The photograph shows former Washington Gov. Albert D. Rosellini and Elvis Presley, standing in front of the Seattle Monorail, holding a ham.
"Off Beat" pieces typically take on a local angle, but, come on: That half-century-old Associated Press photo we ran on June 14 warrants a moment's consideration.
The caption does not indicate when the photo was taken. Let's remedy that with a Google search of "elvis ham monorail" and see what comes up.
Yup, there it is: World's Fair in Seattle on Sept. 12, 1962. Elvis was in town to film "It Happened at the World's Fair," a musical-comedy in which he plays "Mike," a down-on-his-luck crop-duster pilot who romances a nurse.
And when he came to Washington to film, the King brought the governor a ham.
According to information from the Elvis History Blog, the governor was apparently flummoxed by what might be called Elvis' ham-handed gesture.
Rosellini said he sent the ham to the state capital, adding a new wrinkle to the political practice of distributing pork.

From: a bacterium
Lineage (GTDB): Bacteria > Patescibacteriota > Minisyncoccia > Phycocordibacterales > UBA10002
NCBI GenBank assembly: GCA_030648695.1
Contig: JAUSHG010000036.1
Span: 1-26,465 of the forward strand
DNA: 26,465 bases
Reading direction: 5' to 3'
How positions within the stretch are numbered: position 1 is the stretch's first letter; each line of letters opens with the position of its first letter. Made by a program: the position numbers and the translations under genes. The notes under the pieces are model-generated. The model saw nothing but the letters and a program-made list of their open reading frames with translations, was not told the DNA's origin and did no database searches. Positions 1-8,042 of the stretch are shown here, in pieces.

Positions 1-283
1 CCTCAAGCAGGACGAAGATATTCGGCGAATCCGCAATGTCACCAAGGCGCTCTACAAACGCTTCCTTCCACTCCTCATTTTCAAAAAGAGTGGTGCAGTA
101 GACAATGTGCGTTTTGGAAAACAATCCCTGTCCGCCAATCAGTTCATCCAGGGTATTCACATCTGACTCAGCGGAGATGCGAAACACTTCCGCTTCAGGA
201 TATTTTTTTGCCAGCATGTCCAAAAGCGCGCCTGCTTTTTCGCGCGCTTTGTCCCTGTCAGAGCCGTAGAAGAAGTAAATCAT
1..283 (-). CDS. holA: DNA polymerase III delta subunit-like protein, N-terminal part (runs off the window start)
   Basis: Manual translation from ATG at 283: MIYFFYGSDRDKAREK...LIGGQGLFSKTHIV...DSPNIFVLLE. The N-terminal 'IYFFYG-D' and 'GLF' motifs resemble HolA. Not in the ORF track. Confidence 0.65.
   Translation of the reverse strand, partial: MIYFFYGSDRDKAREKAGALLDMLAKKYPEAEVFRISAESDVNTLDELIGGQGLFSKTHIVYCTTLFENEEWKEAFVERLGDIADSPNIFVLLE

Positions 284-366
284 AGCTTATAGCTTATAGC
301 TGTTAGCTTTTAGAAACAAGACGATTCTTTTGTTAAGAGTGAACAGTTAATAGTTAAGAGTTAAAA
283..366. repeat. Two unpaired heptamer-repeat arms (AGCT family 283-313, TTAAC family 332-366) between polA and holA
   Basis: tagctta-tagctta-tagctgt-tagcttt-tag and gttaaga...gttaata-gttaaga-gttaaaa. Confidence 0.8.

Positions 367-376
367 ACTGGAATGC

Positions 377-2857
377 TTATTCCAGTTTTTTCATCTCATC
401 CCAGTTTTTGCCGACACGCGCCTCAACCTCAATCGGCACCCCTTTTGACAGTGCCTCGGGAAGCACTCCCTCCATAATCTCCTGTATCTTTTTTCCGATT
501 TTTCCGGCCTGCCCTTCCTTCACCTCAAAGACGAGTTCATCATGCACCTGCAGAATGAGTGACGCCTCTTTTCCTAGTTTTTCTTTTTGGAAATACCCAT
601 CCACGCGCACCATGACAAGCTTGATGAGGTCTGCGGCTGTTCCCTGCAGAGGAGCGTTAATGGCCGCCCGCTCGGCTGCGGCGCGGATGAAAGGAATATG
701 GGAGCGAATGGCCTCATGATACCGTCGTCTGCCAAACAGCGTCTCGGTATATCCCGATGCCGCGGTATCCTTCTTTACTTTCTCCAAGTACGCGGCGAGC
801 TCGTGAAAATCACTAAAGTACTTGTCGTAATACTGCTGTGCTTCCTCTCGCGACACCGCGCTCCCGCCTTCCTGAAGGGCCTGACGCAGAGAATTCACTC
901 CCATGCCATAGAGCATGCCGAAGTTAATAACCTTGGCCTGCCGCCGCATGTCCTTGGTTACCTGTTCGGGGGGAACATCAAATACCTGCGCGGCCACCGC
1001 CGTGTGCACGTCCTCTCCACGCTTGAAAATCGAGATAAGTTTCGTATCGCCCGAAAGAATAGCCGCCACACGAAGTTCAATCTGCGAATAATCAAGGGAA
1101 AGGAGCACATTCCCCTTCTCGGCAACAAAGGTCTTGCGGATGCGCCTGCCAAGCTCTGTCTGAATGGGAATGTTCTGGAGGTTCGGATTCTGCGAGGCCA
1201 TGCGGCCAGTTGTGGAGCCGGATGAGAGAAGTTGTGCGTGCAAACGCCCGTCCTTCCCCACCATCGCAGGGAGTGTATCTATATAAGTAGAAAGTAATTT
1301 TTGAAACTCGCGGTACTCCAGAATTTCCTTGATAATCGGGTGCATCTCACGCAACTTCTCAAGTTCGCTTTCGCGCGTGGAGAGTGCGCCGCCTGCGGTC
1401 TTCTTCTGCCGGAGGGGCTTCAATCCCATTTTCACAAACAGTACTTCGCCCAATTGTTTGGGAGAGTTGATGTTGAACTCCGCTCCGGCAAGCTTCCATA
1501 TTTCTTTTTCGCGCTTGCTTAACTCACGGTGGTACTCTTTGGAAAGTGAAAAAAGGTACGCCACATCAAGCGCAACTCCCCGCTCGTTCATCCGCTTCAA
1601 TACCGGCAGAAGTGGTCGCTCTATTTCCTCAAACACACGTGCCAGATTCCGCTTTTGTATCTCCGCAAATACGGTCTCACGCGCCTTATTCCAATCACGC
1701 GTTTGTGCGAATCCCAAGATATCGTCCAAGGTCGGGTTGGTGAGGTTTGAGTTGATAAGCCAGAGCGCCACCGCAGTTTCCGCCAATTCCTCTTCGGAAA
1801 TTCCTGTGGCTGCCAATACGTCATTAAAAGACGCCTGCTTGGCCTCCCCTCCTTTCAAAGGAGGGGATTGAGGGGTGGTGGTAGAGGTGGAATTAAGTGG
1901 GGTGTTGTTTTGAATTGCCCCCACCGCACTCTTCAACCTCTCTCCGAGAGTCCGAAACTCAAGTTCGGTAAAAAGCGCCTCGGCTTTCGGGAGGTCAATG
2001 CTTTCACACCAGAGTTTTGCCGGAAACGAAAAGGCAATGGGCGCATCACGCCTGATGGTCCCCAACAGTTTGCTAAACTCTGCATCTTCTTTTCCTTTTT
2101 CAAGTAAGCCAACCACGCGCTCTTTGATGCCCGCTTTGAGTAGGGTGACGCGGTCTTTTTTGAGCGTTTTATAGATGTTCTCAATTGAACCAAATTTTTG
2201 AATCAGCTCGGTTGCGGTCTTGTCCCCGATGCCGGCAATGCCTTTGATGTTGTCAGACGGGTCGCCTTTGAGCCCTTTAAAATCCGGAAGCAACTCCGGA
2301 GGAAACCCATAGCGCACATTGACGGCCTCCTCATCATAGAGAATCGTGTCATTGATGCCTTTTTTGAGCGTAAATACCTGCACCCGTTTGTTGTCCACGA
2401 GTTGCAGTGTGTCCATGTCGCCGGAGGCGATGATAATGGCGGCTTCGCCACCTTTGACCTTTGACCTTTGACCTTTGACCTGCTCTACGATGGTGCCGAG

After spending 10 days in Seattle, the crew wrapped up shooting at the World's Fair and completed the production at MGM's Hollywood studio. Six months after the fair closed, MGM finally released the film, filled with singin' and kissin' and kickin'.
The kickin' was a plot device: When the character played by Elvis wanted an excuse to see the nurse he was romancing, "Mike" paid a kid to kick him in the leg.
But there is a nice little twist to that scene. The 10-year-old actor was Kurt Russell, who was nominated for an Emmy in 1979 for his biopic portrayal of Elvis.
Off Beat lets members of The Columbian news team step back from our newspaper beats to write the story behind the story, fill in the story or just tell a story.